April 19, 2018

The Advocate's Toolbox

New U.S. Department of Education Guidance on ESSA and Early Learning

tnThe U.S. Department of Education released non-regulatory guidance as its first comprehensive look at how the nation’s new education law, the bipartisan Every Student Succeeds Act (ESSA), supports the youngest learners. President Obama signed ESSA into law in December 2015.

This guidance is intended to remind state and local decision-makers about the opportunities available under the new law to strengthen early education, and to provide examples of how states and local communities can support young children’s success in school. This document highlights how those decision makers can expand access to high-quality early learning, encourage alignment and collaboration of early learning programs from birth through third grade, and support early learning educators.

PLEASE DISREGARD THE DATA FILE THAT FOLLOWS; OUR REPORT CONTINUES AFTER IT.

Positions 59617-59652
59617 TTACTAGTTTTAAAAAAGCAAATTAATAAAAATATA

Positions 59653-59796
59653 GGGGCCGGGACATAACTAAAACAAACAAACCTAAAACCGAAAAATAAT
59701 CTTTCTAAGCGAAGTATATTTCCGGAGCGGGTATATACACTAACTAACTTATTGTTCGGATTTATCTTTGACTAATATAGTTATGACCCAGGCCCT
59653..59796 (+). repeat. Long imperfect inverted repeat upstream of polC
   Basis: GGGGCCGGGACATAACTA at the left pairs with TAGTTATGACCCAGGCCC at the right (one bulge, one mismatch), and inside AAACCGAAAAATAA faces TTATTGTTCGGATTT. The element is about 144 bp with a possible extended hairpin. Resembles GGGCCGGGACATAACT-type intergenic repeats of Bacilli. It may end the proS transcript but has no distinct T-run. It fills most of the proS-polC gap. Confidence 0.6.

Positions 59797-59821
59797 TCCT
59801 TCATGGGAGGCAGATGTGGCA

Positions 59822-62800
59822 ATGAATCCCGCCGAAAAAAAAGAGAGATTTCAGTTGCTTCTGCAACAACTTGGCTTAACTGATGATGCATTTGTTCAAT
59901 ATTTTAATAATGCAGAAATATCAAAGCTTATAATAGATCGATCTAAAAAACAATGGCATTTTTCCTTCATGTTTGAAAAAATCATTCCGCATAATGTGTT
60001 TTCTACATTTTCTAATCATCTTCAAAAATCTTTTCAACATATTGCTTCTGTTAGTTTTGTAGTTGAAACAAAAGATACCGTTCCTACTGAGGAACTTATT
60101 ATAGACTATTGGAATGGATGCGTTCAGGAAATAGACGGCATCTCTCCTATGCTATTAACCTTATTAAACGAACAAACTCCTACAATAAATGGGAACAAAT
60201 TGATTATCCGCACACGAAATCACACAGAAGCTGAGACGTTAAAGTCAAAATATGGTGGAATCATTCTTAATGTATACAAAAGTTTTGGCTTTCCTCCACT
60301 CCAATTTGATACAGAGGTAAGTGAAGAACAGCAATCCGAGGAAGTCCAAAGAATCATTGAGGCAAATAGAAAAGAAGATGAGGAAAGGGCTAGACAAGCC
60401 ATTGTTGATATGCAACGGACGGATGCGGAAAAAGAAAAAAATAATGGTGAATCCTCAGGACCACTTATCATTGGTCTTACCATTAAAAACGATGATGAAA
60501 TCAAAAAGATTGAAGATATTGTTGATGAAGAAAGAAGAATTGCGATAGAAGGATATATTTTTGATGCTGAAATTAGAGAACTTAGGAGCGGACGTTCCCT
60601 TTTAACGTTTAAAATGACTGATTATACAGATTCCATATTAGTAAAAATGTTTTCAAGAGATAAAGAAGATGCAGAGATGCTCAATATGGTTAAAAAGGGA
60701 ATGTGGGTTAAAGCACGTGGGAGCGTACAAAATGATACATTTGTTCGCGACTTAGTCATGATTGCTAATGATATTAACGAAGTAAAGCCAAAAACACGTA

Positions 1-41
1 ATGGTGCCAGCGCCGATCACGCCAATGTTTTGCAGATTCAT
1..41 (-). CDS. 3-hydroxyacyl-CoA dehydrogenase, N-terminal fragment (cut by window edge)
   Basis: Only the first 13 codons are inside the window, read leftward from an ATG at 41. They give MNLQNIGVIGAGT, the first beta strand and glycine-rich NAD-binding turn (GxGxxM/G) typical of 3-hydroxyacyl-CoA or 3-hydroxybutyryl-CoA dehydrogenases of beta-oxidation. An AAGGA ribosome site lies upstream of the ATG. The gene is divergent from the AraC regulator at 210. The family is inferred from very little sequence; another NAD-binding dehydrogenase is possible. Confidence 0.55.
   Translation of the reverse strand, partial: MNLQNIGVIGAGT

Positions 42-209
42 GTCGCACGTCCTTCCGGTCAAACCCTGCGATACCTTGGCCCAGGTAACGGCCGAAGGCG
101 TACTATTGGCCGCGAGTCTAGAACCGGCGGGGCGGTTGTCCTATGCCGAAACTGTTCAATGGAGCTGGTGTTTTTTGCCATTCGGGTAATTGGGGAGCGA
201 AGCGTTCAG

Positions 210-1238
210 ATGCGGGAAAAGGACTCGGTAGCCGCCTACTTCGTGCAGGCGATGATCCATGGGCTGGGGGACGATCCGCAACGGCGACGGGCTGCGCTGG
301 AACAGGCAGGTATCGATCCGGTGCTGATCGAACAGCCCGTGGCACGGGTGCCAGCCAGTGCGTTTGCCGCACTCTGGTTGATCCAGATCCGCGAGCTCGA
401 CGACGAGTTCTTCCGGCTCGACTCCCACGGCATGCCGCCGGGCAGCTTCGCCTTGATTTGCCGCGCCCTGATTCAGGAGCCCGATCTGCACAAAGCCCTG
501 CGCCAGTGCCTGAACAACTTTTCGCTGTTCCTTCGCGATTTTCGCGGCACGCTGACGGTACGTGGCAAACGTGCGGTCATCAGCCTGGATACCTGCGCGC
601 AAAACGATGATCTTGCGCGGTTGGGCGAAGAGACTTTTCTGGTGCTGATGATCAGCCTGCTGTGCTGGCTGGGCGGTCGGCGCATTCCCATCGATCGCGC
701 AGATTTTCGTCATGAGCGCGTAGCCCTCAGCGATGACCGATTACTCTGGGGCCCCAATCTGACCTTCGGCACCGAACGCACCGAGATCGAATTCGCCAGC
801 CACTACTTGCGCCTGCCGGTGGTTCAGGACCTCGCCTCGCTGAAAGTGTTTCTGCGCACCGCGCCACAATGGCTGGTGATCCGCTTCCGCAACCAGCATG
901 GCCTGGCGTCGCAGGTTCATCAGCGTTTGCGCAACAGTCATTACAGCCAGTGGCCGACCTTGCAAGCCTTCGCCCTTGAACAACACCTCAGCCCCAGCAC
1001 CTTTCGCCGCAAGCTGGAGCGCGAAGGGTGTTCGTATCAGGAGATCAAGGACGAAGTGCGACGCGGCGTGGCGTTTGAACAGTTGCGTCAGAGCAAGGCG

Toddler Reading at the Library“Expanding High-quality early learning opportunities helps close achievement gaps because it gives all children—no matter their zip code—a strong start,” said U.S. Secretary of Education John B. King Jr. in a statement. Strong early learning programs help to narrow achievement gaps between children from low-income families and their more affluent peers, which are detectable as early as nine months of age.

Early learning is woven throughout ESSA, as a means of addressing educational equity, supporting students’ school success, and bringing greater alignment along the entire education continuum. It also authorizes Preschool Development Grants to ensure more students across the country have access to high-quality preschool.

In 2013, President Obama put forth his Preschool for All proposal to establish a federal-state partnership that would provide high-quality preschool for all four-year-olds from low- and moderate-income families. Today 46 states and the District of Columbia invest in preschool programs.


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